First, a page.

Secretary LaRose has called on Ohio to embrace a modernized system that will make our voter rolls more accurate and secure. Instead of relying on voters to remember to update their information at their local board of elections or on the Secretary of State website, it would require state government to automate this process. A system that allows Ohioans to seamlessly update their registration information when they interact with state government will significantly improve the accuracy of Ohio’s voter rolls.

EXAMPLE: Presently, eligible voters are asked if they want to fill out a paper registration form when they visit their local BMV – oftentimes leading to improperly filled out forms or data-entry errors. With Voter Verification and Registration (VVR), the voter’s information will already be filled in and presented on a screen — making it easy to choose to register to vote or update the registration. 

Click here for more information on VVR. 


Secretary LaRose has gone above and beyond any effort we’ve seen from someone in his position. We’re working hard to utilize the Registration Reset list to reach Ohioans who may be interested in continuing as active voters. Many of us understand that the Secretary of State is following the law. He has empowered us with access to the list so that we can knock on the doors ourselves.”

- Pastor John T. Coats, President, Interdenominational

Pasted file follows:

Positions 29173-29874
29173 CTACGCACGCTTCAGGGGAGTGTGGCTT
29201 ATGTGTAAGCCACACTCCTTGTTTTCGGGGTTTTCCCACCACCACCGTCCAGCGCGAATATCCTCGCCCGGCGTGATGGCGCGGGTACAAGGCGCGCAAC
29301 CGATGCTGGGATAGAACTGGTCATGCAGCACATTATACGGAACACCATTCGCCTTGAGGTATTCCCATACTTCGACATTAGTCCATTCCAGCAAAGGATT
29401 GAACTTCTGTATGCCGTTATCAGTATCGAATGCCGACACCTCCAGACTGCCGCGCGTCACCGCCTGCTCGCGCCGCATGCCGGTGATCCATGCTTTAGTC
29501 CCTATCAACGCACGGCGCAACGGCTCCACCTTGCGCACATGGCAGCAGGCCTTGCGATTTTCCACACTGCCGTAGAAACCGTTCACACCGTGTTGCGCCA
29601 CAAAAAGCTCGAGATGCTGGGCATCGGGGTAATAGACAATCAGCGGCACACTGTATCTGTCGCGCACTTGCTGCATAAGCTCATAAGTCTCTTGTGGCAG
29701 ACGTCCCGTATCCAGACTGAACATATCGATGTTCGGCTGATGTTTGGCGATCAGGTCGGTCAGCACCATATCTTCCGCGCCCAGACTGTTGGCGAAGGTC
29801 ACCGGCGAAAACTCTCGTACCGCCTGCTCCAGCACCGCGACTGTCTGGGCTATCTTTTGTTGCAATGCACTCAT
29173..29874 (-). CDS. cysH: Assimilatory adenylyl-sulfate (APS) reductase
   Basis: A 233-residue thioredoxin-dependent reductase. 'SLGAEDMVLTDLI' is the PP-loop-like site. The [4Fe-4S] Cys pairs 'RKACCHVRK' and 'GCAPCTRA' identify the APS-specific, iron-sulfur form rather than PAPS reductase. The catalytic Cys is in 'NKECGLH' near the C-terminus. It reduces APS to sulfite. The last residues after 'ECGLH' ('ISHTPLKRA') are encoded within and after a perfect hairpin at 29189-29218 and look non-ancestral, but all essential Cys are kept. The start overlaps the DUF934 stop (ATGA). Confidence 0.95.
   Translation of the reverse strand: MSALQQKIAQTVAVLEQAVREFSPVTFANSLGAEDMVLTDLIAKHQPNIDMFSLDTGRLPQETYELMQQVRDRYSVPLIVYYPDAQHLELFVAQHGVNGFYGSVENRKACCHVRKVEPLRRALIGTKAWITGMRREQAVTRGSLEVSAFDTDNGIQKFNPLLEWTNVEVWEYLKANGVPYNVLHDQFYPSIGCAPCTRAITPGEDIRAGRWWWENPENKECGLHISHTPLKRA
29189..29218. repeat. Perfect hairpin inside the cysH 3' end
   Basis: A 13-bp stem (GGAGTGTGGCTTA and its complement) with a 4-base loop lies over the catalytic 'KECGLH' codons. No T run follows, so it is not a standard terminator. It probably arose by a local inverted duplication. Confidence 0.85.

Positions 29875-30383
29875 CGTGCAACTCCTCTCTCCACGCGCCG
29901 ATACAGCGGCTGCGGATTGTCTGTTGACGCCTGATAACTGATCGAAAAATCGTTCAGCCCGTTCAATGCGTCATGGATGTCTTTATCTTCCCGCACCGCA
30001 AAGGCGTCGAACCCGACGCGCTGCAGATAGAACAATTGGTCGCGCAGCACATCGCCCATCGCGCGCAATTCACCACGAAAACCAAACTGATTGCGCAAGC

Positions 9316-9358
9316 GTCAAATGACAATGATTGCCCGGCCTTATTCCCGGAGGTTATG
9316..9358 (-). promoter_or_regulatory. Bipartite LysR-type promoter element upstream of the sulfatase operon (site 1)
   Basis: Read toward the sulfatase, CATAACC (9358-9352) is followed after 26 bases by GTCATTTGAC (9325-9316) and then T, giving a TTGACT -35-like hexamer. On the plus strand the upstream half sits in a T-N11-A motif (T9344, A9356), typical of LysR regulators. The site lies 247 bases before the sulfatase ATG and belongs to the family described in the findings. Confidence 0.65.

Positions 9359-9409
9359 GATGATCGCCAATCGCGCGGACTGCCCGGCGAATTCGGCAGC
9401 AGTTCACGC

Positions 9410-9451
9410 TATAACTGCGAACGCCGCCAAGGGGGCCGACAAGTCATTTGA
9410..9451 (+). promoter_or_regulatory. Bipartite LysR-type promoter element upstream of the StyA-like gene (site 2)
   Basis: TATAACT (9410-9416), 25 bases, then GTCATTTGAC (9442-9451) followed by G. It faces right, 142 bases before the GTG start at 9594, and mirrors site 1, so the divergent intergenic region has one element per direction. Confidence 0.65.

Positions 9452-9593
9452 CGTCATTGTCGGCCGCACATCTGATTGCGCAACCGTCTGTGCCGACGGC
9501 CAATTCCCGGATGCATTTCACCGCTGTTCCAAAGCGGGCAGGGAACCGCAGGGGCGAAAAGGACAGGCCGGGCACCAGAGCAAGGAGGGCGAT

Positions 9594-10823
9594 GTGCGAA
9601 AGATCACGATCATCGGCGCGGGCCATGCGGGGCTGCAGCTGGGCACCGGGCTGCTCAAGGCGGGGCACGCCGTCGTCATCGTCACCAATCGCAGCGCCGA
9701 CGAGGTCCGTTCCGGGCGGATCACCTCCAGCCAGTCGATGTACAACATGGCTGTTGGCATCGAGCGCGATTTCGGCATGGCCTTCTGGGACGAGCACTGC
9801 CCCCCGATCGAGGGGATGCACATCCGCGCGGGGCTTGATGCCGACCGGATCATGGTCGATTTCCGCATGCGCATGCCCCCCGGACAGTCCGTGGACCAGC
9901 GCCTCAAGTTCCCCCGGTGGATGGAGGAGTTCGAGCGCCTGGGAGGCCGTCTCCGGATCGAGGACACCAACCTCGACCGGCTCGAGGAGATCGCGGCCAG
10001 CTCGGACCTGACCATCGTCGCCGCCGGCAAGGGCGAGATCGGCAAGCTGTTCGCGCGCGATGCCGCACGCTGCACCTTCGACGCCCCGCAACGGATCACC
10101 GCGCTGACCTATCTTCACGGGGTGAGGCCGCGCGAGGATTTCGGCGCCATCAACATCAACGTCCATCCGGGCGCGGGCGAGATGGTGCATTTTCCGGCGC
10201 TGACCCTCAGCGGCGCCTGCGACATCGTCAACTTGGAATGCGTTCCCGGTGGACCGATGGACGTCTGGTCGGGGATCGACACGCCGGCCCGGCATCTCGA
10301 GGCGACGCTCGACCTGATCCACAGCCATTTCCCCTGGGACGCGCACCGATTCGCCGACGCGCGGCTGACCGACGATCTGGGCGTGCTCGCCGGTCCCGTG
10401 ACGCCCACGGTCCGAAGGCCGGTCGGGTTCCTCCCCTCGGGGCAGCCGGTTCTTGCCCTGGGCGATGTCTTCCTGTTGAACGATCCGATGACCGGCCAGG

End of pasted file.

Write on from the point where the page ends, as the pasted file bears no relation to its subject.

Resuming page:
Ministerial Alliance of Columbus and Vicinity

The Registration Reset initiative was a smart idea and a resource we’ve never really had before. We certainly appreciate Secretary LaRose giving us this opportunity to find inactive registrations that may be at-risk of cancellation.”
- Councilwoman Yvonne Harper, City of Toledo

It’s great to see someone in Secretary LaRose’s position trying to find creative ways to reach voters. We’ve utilized the list and while we haven’t had much success in finding active voters, we certainly appreciate the opportunity to be a part of this important process.”

- CEO Marsha Mockabee, Urban League of Greater Cleveland

“Secretary LaRose has his arms tied because he needs to follow the law to remove inactive registrations. He came to us and asked for our help in reaching out to these inactive registrations, and we certainly appreciate everything he has done. We have partnered with the Ohio Secretary of State to make a difference in our communities across the state. A ‘Vote less People is a Hopeless People’.

- Terence A. Gragston, Alpha Phi Alpha Fraternity
Incorporated Delta Gamma Lambda Chapter, Cincinnati;
Vote Less People is a Hopeless People Chairman